One of the most telling points in the SCA’s ruling is that Nicholson made findings against people who were not party to the case and did not get a chance to defend themselves. Mbeki, of course, was not a party to the case, as it was between Zuma and the NPA. Even if he did play a role, either directly or indirectly (through Ngcuka, whom he appointed), it was simply wrong in law to make a finding implicating him.

Mbeki also quotes at length from articles penned by Blade Nzimande and Daily Maverick’s Ranjeni Munusamy. He claims that they were both celebrating the victory of Zuma against him and were actually buying into a conspiracy that did not exist. Mbeki writes: “Thus did Judge Nicholson give a judicial stamp of approval to an allegation that some had sustained for some time that I and others in Government were part of a ‘political conspiracy’ which had interfered with the NPA falsely to charge Jacob Zuma, an allegation which even the ANC NEC as a whole had rejected.”

His point, essentially, is that this proves the conspiracy was actually against him, and not against Zuma. And it’s also worth reading that entire piece by Munusamy just to look at what else she said about Mbeki. Munusamy points out that Mbeki had had plenty of opportunities to act against those who were abusing the law to get at Zuma, but he chose not to. He could have disciplined Ngcuka for the famous decision to not prosecute Zuma “despite prima facie evidence of corruption”.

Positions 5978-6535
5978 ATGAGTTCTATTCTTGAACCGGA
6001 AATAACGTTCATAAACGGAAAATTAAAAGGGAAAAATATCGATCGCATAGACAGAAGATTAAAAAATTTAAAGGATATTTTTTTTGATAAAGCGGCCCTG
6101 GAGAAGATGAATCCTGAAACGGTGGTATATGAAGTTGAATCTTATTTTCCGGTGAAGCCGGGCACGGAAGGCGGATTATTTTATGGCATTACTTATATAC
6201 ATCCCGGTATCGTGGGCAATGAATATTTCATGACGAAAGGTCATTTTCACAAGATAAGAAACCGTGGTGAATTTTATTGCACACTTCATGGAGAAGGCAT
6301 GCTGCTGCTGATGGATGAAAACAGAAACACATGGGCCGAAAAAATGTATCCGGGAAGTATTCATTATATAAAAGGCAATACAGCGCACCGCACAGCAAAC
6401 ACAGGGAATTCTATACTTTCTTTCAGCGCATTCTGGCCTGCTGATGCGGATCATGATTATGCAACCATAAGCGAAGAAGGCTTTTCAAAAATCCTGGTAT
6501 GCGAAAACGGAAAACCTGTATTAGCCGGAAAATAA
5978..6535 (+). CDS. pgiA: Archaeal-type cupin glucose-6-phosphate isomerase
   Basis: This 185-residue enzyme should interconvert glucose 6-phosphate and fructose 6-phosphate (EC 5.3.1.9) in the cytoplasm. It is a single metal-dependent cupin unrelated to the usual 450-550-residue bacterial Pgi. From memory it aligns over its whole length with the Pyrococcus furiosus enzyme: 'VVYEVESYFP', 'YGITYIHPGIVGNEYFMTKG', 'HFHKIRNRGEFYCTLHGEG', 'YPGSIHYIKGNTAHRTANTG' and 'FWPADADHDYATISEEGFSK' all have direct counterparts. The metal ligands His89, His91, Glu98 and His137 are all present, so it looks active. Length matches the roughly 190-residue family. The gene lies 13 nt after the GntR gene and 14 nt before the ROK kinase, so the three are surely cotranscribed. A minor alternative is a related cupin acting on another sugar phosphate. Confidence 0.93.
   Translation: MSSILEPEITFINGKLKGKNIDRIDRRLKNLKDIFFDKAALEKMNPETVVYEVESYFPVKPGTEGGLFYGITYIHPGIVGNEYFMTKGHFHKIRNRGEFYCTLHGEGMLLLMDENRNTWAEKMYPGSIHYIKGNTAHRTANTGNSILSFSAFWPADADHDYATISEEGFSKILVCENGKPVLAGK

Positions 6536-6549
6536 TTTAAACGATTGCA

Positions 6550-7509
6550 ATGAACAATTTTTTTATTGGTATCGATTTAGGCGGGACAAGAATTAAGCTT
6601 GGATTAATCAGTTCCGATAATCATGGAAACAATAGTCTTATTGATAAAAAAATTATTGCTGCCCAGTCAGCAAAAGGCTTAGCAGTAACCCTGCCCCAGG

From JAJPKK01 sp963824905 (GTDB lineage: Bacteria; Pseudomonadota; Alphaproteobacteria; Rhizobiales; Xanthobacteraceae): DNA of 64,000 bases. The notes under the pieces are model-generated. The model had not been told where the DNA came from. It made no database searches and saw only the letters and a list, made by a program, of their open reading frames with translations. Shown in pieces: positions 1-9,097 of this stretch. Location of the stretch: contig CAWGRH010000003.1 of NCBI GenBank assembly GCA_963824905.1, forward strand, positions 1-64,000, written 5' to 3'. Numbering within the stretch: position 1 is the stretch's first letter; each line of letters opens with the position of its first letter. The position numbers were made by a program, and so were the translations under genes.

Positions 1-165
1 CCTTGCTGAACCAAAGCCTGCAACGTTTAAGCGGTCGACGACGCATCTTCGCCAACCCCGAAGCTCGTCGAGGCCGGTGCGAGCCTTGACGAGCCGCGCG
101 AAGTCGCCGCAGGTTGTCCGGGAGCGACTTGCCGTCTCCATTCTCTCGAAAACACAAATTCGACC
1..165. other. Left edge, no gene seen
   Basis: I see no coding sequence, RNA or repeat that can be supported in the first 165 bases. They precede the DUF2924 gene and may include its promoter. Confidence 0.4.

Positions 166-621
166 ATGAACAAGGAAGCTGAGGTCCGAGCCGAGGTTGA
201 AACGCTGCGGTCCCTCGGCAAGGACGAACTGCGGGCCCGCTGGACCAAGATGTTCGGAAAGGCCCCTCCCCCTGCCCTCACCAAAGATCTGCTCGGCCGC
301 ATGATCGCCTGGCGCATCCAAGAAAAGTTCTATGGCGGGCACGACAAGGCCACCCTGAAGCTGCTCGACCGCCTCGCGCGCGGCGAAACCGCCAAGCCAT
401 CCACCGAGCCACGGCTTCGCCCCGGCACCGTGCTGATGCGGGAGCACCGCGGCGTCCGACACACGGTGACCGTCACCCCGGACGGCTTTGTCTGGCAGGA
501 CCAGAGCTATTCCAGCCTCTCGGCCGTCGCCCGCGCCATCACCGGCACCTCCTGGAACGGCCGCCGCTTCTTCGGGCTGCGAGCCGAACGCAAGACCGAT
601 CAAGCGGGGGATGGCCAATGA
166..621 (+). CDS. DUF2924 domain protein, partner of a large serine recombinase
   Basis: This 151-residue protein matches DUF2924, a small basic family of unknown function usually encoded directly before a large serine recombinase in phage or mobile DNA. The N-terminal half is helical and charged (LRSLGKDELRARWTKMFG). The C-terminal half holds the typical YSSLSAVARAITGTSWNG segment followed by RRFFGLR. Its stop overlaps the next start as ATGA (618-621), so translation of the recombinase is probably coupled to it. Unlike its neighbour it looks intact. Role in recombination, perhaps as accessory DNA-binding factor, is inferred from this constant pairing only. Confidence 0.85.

If Mbeki is going to claim now that he his hands were entirely clean, that he did no wrong, then he still has to answer why he did nothing. Just as he has to answer why he took no steps against Jackie Selebi, literally until the corruption trial against him started.

While Mbeki is obviously correct about the Nicholson Judgment, and the findings it made, he is probably wrong to blame it entirely for his defenestration by the ANC. Frankly, this judgment was really just the final straw, after a long process that saw Mbeki falling not just out of favour, but also inciting anger against him.

It’s well known that one of the people who argued the most for him to be removed from office was Cyril Ramaphosa, the man he had engineered out of front-line politics through the ‘Coup Plot’ claim. Mbeki had made many other enemies. But he had also simply refused to toe the line that the ANC was now delivering. He was no longer de facto in power, and he refused to acknowledge that. Mbeki didn’t come to NEC meetings, despite being invited. He had to be almost forced to accept Kgalema Motlanthe into his cabinet. And he gave every impression that he just didn’t care.

Bluntly, if it wasn’t for the Nicholson Judgment, something would have happened sooner or later that would have pushed the ANC over the edge. One way or another, the party would have eventually removed him. His real mistake had been to run for a third term as ANC leader in the first place. It was always going to be impossible to have him running the ANC and someone else running the country. Mbeki simply refused to acknowledge that, which meant the situation looked like what it was – a bid to simply stay on in power. It was that bid that ultimately led to him being kicked out. The Nicholson’s judgment was just a handy tool. Which should serve as a stark warning to any other ANC leader who considers overstaying their welcome. DM

Photo: Former South African president Thabo Mbeki talks to the media during a visit to the European Parliament in Brussels March 23, 2010. REUTERS/Francois Lenoir.